Water conservation is a concerning topic among industrial businesses, who consume large amounts on a daily basis. Manufacturers are focusing on water treatment for reuse and ways to reduce water consumption.
In the content below, we demonstrate how simple reducing water consumption can be – with the proper nozzles. Flow capacity, maintenance, and cleaning processes are each explored in depth.
Choose a Nozzle with Correct Flow Capacity
Nozzles are offered in various flow rates and by selecting the proper flow rate, water consumption can be significantly reduced. Consider the following analysis below, which specifies the amount of water of water consumed in one year using the same nozzles and pressure with different flow rates.
Spray manifold or header assemblies must be properly designed to ensure maximum efficiency. Both systems utilize multiple full cone or flat fan nozzles for spraying. With a large amount of water used as it is, improperly designed assemblies can consume and waste copious amounts of resources.
In one year, a full cone nozzle rated at a capacity of 4.81 gpm, consumes a total of 577,200 gallons of water. The same nozzle at higher flow rates, will use 20% to 35% more water and as a result more water is wasted in the process. This results in additional cost for water, water treatment and water waste. By choosing the right nozzle for your process, you can benefit from efficiency and additional savings.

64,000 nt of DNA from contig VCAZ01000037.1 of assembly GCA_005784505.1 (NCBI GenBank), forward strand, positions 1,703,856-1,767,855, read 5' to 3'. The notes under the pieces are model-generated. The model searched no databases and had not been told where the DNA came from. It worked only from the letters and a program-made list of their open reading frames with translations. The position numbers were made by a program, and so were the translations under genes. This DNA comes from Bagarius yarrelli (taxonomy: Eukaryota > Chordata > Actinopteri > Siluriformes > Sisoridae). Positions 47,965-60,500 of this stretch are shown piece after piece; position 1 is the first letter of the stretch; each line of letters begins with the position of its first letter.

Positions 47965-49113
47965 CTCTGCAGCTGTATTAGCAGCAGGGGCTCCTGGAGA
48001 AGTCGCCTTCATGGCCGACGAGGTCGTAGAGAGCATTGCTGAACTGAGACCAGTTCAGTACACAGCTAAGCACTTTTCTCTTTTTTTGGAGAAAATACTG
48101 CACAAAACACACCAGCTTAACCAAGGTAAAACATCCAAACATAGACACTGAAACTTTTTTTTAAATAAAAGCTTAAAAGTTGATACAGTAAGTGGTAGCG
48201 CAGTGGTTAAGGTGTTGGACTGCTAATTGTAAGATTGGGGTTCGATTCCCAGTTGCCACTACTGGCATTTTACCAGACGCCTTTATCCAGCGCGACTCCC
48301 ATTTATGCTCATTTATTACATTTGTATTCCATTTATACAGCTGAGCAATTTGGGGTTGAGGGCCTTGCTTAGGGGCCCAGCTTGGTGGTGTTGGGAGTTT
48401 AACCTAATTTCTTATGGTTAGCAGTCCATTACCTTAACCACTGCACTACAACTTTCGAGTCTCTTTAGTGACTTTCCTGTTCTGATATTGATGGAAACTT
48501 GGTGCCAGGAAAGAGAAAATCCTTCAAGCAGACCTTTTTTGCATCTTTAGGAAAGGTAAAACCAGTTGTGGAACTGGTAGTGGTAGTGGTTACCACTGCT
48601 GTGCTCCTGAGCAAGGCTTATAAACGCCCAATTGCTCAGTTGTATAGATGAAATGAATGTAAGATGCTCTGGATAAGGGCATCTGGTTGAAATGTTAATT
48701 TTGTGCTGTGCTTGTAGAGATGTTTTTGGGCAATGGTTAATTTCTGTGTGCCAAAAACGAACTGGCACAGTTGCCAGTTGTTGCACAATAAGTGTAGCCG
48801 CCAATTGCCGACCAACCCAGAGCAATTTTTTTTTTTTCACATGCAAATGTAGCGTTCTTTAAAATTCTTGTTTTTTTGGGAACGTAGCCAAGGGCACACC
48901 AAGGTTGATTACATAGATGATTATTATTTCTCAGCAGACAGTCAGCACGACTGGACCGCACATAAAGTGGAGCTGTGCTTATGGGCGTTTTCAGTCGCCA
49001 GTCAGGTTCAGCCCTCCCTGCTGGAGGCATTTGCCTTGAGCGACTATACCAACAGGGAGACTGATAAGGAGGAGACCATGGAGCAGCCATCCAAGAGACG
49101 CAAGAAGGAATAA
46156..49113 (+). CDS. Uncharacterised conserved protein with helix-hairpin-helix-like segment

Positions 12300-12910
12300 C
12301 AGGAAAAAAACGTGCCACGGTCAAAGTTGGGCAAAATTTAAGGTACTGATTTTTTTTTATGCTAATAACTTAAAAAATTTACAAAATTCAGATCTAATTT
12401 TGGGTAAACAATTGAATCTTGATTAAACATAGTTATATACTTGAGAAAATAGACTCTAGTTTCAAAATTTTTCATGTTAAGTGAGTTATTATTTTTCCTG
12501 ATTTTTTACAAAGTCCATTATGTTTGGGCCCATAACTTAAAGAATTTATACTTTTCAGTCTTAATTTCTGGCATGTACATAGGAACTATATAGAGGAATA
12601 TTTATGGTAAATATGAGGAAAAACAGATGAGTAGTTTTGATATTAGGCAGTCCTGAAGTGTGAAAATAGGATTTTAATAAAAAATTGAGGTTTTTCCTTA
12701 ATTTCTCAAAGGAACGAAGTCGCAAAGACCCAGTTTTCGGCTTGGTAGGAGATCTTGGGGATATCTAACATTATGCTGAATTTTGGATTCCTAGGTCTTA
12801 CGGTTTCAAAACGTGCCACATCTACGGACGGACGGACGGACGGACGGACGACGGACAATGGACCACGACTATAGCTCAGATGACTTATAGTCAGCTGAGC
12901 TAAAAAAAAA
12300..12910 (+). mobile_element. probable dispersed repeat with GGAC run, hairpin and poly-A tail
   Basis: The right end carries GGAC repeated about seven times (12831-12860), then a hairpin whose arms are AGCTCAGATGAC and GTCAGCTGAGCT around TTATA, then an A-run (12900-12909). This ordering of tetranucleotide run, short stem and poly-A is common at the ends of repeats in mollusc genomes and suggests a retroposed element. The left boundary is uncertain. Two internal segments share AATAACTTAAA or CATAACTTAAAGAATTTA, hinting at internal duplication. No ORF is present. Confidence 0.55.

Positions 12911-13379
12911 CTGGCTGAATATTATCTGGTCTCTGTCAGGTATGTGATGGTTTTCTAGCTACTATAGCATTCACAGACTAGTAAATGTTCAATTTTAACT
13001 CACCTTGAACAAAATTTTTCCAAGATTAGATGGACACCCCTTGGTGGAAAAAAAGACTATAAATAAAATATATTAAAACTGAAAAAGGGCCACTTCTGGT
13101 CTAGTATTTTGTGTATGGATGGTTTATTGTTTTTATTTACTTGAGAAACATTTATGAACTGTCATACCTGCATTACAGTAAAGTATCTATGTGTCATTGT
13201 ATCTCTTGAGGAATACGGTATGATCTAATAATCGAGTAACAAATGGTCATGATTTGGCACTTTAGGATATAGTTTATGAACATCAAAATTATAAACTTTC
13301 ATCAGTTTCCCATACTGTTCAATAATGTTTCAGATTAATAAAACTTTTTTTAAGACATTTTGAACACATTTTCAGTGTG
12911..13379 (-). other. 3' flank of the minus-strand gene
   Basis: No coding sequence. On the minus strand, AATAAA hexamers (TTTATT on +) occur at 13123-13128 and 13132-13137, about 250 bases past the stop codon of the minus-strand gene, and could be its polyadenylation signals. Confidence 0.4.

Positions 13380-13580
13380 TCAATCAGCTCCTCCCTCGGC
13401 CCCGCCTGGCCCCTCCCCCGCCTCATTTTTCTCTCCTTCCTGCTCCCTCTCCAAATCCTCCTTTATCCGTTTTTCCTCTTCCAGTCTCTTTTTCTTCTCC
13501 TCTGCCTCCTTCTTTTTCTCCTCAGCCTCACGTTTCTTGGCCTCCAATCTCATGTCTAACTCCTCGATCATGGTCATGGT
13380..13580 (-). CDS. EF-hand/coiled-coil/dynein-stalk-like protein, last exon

Identical ½” NPT connection, Full Cone Nozzle Series 490 with different flow rate capacities spraying @ 40psi. Based on spraying 8 hours/day, five days per week, 50 weeks per year.
Perform Proper Nozzle Maintenance
Proper spray nozzle maintenance enhances spray performance, extends nozzle life, and augments water conservation efforts. Five primary guidelines inform proper maintenance standards. We explore each guideline below:
1. Change nozzle material
Certain nozzles may be exposed to extreme temperatures, environments, or corrosive liquids that the equipment is not suited to withstand. If this is the case, consider switching to another nozzle material. Materials with a higher abrasion resistance ration last longer, withstanding harsh conditions. For example, tungsten carbide, PTFE, and PVDF work well for applications with corrosive chemicals. If your nozzles are underperforming due to improper materials, spray performance is greatly inhibited.